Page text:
Sunday, July 05, 2020

Nah Jim, Black America Didn't "Opt Out" - White America Violently Rejected Integrating Black Children


I was fetching around for a way in which to try and integrate today's dismissals of both BLM and the black political mainstream, with tomorrow's refresher course on American racism and living memory history. Tomorrow is REALLY important.  That said, I suspect that even here, short attention span theater predominates - such that a simple succinct six minute turn that Irami Osei Frimpong offered - will have been lost even on my audience.

For sure what has been lost is the fundamental, core living memory experience of racism that shaped my life, largely i'm guessing, because it had little to no impact on any of your lives. What I'm referring to is public school desegregation attempted in the 70's and flatly and legally and politically rejected by white Americans of all socioeconomic and political persuasions. 

Kunstler entirely misses this in his haste to blame black folks for their exclusion and alienation from the American mainstream. See, I and a number of my peers, my immediate personal cohort, were among the lucky and durable ones who integrated public and private schools during the 70's, survived, got tough, and thrived, all the while learning everything there is to know about white America. 

Ladies and gentlemen, boys and girls, don't get me wrong. I'm not crying about anything, I'm not playing a victim card, and I sincerely believe and exemplify the ethos "that which does not kill you". But the simple fact of the matter is, that when white Americans refused to accept integration of public schools and shifted themselves in very dramatic macro-scale fashion in response to the prospective horror of little Cindy Lou sitting next to young Tyrone in the 3rd grade, well..., that kind of set the mold for much of what has followed over the next 50 years.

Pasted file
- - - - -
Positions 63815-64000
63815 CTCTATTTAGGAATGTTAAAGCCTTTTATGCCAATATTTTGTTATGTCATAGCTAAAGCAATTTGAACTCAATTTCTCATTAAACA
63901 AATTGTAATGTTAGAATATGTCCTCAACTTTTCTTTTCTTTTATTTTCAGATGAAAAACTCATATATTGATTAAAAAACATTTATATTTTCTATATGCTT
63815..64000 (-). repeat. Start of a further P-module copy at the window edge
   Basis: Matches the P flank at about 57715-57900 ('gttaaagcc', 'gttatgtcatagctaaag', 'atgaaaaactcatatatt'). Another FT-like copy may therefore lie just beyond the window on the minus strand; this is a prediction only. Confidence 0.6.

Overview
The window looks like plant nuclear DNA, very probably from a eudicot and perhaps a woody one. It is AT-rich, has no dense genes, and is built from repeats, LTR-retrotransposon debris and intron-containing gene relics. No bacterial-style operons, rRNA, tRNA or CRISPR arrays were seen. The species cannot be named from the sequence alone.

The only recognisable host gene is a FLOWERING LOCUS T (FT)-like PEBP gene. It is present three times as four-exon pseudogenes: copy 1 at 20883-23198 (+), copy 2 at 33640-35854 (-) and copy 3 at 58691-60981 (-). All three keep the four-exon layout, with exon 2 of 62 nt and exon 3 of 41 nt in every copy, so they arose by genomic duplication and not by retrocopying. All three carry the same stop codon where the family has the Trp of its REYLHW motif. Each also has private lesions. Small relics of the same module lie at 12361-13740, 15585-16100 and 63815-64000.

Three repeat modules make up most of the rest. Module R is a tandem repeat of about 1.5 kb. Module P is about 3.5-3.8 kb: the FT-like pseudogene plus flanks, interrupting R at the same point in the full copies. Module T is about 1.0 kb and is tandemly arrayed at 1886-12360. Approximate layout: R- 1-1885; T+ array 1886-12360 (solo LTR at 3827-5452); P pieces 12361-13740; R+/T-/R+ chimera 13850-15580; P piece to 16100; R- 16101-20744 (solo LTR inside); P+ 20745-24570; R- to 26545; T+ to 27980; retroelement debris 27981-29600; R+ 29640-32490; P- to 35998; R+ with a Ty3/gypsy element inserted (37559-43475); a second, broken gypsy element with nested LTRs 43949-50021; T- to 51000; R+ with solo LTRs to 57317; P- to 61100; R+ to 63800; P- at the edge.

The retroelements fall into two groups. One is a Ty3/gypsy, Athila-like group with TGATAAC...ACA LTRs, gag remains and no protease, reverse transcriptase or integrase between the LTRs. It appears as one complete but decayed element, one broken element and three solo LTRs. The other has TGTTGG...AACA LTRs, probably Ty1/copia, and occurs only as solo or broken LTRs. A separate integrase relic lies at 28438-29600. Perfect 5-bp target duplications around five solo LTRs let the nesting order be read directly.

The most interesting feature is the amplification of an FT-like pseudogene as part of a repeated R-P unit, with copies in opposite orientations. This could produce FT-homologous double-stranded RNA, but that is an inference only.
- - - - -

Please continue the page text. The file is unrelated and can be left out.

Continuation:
kunstler |  That business was the full participation of Black citizens in American life. The main grievance now is that Black Americans are still denied full participation due to “systemic racism.” That’s a dodge. What actually happened is that Black America opted out and lost itself in a quandary of its own making with the assistance of their white dis-enablers, the well intentioned “progressives.” 

Let me take you back to the mid-20th century. America had just fought and won a war against manifest evil. The nation styled itself as Leader of the Free World. That role could not be squared with the rules of Jim Crow apartheid, so something had to change. The civil rights campaign to undo racial segregation under law naturally began in the courts in cases such as Brown v. Board of Education (1954). So-called public accommodations — hotels, theaters, restaurants, buses, bathrooms, water fountains, etc. — remained segregated. By the early 1960s, the clamor to end all that took to the streets under the emerging moral leadership of Martin Luther King and his credo of non-violent civil disobedience.

Many acts of non-violent street protest were met by police using fire-hoses, vicious dogs, and batons to terrorize the marchers. This only shamed and horrified the rest of the nation watching on TV and actually quickened the formation of a political consensus to end American apartheid. That culminated in the passage of three major federal laws: the Public Accommodations Act of 1964, the Voting Rights Act of 1965, and the Fair Housing Act of 1968.

Meanwhile, something else was going on among Black Americans: not everybody believed in Dr. King’s non-violence, and not everybody was so sure about full participation in American life. Altogether, Black America remained ambivalent and anxious about all that. That full participation implied a challenge to compete on common ground. What if it didn’t work out? An alternate view emerged, personified first by Malcolm X, who called MLK an “Uncle Tom,” and then by the younger generation, Stokely Carmichael, the Black Panthers and others retailing various brands of Black Power, Black Nationalism, and Black Separatism. It amounted, for some, in declining that invitation to participate fully in American life. “No thanks. We’ll go our own way.” That sentiment has prevailed ever since.

So, the outcome to all that federal legislation of the 1960s turned out not to be the clear-cut victory (like World War Two) that liberals and progressives so breathlessly expected. The civil rights acts had some startling adverse consequences, too. They swept away much of the parallel service and professional economy that Blacks had constructed to get around all the old exclusions of everyday life. With that went a lot of the Black middle-class, the business owners especially. In its place, the liberal-and-progressive government provided “public assistance” — a self-reinforcing poverty generator that got ever worse, especially in big cities where de-industrialization started destroying the working-class job base beginning in the 1970s.  Fist tap Big Don.

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